• $52 withdrawn for new checks: The expense was an automatic withdrawal that we believed had been turned in as a claim to the county. This was done immediately upon learning of the error.
• Detailed inmate balance not provided or cash on hand for June 30, 2018: The wrong forms were given to auditors. The right ones were later provided, confirming the funds were there in entirety.
• Accounts receivable of $4,211 in 2010 that had not been collected: These will be submitted for removal as noncollectable.
• Unexplained long cash of $4,049 on June 30, 2018: The auditor has been contacted, and the funds will be reallocated correctly.
• Fees not submitted to the county by Sept. 30, 2018, including social security incentive of $1,200: We believe we have rectified this paperwork error.
• Commissary account not properly reconciled and had an $8 overdraft charge: We believe we have rectified this paperwork error.
Again, our office does not deny any of these deficiencies in the five years of audits referred to and has worked diligently to correct all paperwork issues and create policies when necessary. I commend our staff for their hard work, especially our bookkeeper and office manager, for her efforts, which still includes dispatcher, 911 coordination and jailer duties on top of the paperwork.
It is disheartening our office was never contacted by the Neligh News & Leader to clarify the deficiencies or that the article did not acknowledged the errors are either fixed or in the process of being rectified. I hope this letter clarifies that your tax dollars are accounted for and there has not been a “critical report” issued with the Antelope County audits for five straight years.
We will continue to work on improvements within our office and thank you for taking the time to read our explanation of the deficiencies and the solutions.
Sheriff Bob Moore
Reminder: Letters To The Editor are not the opinion of Pitzer Digital or Antelope County News/Orchard News.
On January 30 at 6:30 p.m. in Orchard, the school boards of Clearwater, Orchard, Ewing, and Verdigre will meet to listen to the presentation of information on various school options compiled by Dr. Bob Uhling and Dr. Craig Pease.
As the discussion continues among board members and the public about future options, it is important to have all the information clarified as much as possible.
To that point, the Unified Board at our December meeting requested that I share information with the public about what the benefits of unification include.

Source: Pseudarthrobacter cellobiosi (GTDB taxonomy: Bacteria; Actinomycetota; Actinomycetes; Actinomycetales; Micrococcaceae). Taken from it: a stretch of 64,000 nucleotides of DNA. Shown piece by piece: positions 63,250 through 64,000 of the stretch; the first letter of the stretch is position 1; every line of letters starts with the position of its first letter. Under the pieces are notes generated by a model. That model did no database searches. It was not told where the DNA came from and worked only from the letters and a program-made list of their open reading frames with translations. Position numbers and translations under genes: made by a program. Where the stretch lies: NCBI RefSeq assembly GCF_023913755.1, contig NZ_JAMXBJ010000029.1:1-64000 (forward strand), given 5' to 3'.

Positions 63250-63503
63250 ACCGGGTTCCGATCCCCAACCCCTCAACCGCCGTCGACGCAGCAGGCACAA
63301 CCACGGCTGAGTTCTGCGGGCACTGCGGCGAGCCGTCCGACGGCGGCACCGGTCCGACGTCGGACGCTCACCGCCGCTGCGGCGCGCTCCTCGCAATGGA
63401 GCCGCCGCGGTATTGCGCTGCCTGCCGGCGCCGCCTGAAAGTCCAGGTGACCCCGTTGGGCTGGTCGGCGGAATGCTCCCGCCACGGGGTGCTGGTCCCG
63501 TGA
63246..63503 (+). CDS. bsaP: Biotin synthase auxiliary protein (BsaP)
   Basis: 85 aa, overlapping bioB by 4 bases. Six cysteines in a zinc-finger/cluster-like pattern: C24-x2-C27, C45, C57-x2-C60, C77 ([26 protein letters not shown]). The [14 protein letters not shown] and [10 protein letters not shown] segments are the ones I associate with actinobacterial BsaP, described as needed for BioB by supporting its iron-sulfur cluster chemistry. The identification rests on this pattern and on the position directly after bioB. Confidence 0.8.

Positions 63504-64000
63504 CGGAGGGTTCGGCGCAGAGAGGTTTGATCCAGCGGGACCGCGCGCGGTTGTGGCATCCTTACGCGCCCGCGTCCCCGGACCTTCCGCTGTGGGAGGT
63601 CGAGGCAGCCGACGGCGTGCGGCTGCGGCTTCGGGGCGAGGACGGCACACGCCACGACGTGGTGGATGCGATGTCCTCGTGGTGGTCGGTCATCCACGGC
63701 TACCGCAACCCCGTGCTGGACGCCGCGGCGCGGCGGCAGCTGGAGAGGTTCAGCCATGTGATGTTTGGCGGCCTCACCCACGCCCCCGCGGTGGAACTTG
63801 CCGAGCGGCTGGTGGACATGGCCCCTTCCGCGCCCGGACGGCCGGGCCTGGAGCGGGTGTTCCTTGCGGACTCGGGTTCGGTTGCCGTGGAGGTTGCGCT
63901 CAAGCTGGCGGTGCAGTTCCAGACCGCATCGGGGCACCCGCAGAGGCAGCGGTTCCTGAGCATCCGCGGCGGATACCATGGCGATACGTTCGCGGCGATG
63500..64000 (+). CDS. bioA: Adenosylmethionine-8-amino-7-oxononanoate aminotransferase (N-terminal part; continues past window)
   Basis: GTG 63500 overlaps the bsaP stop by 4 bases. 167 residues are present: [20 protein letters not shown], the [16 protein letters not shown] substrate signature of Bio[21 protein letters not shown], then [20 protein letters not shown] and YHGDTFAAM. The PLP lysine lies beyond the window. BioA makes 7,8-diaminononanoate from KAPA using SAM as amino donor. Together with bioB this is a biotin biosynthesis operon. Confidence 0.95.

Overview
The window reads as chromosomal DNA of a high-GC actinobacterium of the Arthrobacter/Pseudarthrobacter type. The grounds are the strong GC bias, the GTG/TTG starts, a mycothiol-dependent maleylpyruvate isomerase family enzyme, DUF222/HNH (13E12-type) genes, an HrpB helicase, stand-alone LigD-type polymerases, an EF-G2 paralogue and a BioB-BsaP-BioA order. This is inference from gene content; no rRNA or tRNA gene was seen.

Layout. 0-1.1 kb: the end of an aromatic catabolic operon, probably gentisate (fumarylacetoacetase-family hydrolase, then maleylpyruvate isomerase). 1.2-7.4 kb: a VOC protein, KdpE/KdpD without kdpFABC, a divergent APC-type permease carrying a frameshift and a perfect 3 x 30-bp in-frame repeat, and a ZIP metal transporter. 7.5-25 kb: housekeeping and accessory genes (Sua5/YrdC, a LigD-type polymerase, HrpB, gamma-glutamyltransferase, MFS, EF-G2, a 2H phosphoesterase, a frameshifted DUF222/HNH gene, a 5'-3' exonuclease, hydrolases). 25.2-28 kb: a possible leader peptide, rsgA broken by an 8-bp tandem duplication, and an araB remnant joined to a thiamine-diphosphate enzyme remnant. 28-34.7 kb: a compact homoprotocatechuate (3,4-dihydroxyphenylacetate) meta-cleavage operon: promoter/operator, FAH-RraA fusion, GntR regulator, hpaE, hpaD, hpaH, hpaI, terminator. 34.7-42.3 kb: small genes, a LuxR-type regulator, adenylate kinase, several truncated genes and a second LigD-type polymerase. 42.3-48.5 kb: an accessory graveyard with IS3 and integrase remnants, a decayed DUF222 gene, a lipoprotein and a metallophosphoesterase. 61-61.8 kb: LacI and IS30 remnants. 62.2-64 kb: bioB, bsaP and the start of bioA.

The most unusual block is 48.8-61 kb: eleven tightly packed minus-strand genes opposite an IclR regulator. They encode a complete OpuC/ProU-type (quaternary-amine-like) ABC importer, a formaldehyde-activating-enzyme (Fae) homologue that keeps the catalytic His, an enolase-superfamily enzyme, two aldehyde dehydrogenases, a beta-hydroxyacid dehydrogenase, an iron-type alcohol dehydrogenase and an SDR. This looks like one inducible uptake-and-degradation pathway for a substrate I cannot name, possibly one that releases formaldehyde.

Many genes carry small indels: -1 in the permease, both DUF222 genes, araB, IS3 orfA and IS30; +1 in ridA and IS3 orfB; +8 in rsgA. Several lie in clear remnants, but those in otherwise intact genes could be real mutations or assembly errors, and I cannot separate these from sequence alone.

I will attempt to do that to the best of my ability.
The benefits of Unification include:
1. A reduced cost for administration — The three schools have one superintendent and business manager rather than three.
2. Shared professional development activities — We have a shared focus on school improvement efforts, so that leads to staffs across the 3 schools working together in certain areas rather than being confined to one school and/or one teacher per grade level or curricular area. There are some reduced costs here due to anything that we purchase to assist in professional development can be at a reduced cost if it is one district.
3. Shared curriculum and teacher expertise — Our staffs have developed a common curriculum across the 3 schools in most areas. We are then able to share resources to a large extent as well. Textbooks and resources are reviewed as a district and then purchased based on the largest class sizes that we will experience in the next few years. We then transport these textbooks as needed at the start of each year.
4. Original districts retain local control via the Advisory Board which, with the building administrator, oversees building level issues.
5. Local representation is also maintained on the Unified Board with two members from each original district serving at this level and their focus is more with district issues.
6. The ability to maintain current school and staffs and do any reductions through normal attrition. Unification has helped give schools time to work through financial and enrollment issues.
7. The plan has also allowed for reorganization within unification and activity coops both within and outside of unification.
A con to unification might be that we do have a fairly high cost per student compared to the statewide average. The cost of keeping three schools open in our communities is significant.